Copyright © 2018, Elsevier Inc. All rights reserved.

*

Copyright © 2018, Elsevier Inc. All rights reserved.

  • A complex condition resulting in a reduction in total body water
  • In older people, it most often develops as a result of disease, age-related changes, or the effects of medication
  • Considered a geriatric syndrome
  • A significant risk factor for a number of conditions

Dehydration

Copyright © 2018, Elsevier Inc. All rights reserved.

*

Copyright © 2018, Elsevier Inc. All rights reserved.

Copyright © 2018, Elsevier Inc. All rights reserved.

*

Copyright © 2018, Elsevier Inc. All rights reserved.

  • Assessment is complex in older people because clinical signs may not appear until dehydration is advanced
  • Provide education to older people and their caregivers on the need for fluids and the signs and symptoms of dehydration
  • Identify and quickly treat acute situations such as vomiting, diarrhea, and febrile episodes

Implications for Gerontological Nursing and Healthy Aging

Copyright © 2018, Elsevier Inc. All rights reserved.

*

Copyright © 2018, Elsevier Inc. All rights reserved.

Signs and Symptoms of Dehydration

  • Weight loss
  • Orthostasis
  • Dry mucous membranes in the mouth and nose
  • Dysphagia
  • Decreased urine output with dark urine
  • Longitudinal furrows on the tongue
  • Incoherent speech
  • Rapid pulse rate
  • Extremity weakness
  • Dry axilla
  • Sunken eyes

Copyright © 2018, Elsevier Inc. All rights reserved.

*

Copyright © 2018, Elsevier Inc. All rights reserved.

Hydration Management

  • Interventions consist of risk identification and hydration management
  • Any individual who develops fever, diarrhea, vomiting, or a nonfebrile infection should be monitored closely by implementing intake and output records and providing additional fluids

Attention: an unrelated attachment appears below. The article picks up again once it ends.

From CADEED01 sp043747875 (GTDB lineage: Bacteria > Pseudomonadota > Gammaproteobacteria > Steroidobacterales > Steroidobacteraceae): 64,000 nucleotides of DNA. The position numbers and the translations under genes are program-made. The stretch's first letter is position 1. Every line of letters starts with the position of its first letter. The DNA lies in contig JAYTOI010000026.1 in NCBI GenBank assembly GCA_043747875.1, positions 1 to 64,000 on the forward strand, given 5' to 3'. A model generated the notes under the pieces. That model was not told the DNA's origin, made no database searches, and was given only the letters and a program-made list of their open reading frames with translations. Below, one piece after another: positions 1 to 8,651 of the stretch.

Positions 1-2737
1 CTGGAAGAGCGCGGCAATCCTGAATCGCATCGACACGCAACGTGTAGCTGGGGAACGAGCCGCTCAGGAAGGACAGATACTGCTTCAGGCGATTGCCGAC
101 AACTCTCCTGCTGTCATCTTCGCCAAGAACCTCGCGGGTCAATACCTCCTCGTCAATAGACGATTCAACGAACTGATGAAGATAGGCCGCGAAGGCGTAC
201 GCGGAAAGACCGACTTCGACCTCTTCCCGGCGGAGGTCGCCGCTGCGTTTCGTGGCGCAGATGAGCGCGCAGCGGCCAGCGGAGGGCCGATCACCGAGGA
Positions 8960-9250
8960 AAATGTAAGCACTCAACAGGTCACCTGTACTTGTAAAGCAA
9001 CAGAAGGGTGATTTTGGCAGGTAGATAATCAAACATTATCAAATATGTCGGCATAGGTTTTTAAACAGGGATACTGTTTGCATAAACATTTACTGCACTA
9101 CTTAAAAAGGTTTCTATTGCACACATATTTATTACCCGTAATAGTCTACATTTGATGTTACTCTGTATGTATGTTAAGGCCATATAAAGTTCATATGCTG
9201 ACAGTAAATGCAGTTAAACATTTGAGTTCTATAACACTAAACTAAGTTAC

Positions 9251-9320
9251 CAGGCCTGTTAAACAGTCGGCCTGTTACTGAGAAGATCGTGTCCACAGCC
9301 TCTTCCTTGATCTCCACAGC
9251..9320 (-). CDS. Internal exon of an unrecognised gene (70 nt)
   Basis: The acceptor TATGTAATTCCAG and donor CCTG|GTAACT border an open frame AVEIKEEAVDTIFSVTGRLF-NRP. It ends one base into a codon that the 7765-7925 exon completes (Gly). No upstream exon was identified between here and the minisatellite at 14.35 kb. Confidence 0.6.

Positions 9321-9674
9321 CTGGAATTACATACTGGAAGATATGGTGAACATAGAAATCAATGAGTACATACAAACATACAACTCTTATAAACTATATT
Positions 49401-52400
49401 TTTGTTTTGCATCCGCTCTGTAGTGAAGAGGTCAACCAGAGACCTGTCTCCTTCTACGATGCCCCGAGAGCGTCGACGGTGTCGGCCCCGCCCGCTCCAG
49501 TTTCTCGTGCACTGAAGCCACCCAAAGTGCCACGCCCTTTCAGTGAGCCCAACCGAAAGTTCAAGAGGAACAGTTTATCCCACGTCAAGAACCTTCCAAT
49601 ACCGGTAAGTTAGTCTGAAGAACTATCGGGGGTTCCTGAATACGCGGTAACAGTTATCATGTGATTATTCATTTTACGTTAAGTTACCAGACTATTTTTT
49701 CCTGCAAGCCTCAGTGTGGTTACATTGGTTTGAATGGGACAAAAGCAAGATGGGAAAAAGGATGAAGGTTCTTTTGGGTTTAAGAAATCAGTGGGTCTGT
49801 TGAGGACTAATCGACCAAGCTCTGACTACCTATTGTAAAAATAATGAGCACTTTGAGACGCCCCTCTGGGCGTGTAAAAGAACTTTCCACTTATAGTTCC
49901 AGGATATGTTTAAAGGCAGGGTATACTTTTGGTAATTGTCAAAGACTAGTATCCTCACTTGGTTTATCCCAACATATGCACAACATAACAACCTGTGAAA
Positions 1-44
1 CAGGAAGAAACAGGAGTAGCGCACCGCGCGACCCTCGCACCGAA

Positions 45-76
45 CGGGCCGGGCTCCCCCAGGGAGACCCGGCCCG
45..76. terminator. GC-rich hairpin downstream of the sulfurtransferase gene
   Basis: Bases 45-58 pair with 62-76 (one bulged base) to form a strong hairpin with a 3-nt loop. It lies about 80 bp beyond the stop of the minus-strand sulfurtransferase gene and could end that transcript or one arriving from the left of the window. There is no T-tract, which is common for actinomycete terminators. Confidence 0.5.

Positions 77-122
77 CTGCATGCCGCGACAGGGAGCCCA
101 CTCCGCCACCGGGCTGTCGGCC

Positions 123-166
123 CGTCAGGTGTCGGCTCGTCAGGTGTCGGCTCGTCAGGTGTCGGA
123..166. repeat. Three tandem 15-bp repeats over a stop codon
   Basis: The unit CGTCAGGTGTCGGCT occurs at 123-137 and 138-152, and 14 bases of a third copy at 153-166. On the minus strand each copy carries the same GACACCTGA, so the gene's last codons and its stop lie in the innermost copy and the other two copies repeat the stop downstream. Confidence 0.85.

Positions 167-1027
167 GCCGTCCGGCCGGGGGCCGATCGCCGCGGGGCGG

• Keep NPO requirements as short as possible for older adults

Copyright © 2018, Elsevie

Chapter 12

Elimination

Copyright © 2018, Elsevier Inc. All rights reserved.

Copyright © 2018, Elsevier Inc. All rights reserved.

The body must remove waste products of metabolism to sustain healthy function

Bowel and bladder functions later in life contribute to the independence of older adults

Nurses are in a key position to implement evidence-based assessment and interventions to enhance continence and improve function, independence, and quality of life for older people

Concepts of Elimination

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  • The involuntary loss of urine sufficient to be a problem
  • Is an underdiagnosed, underreported, and undertreated condition, especially in older adults
  • Treatment is not sought because of embarrassment, normal aging, or the older adult is uneducated about treatment

Urinary Incontinence

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  • Thought to be related to
  • Cognitive impairment
  • Limitations in daily activities
  • Institutionalization
  • Stroke, diabetes, obesity, poor general health, certain medications, and comorbidities are associated with urinary incontinence (UI)

Risk Factors for Urinary Incontinence

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  • Increased risk of falls, fractures, hospitalization, and skin breakdown
  • Loss of dignity and autonomy
  • Increased feelings of depression, anxiety, shame, and embarrassment
  • Increased social isolation
  • Sexual activity is avoided
  • Loss of independence and self-confidence

Consequences of Urinary Incontinence

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  • Incontinence is classified as
  • Transient (acute) or

Sudden onset

Present for 6 months or less

Usually caused by treatable factors such as urinary tract infections (UTIs) or delirium

  • Established (chronic)

Sudden or gradual onset

Includes stress; urge; urge, mixed, or stress UI with high postvoid residual (PVR); functional UI; and mixed UI

Types of Urinary Incontinence

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*

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  • Continence must be routinely addressed in t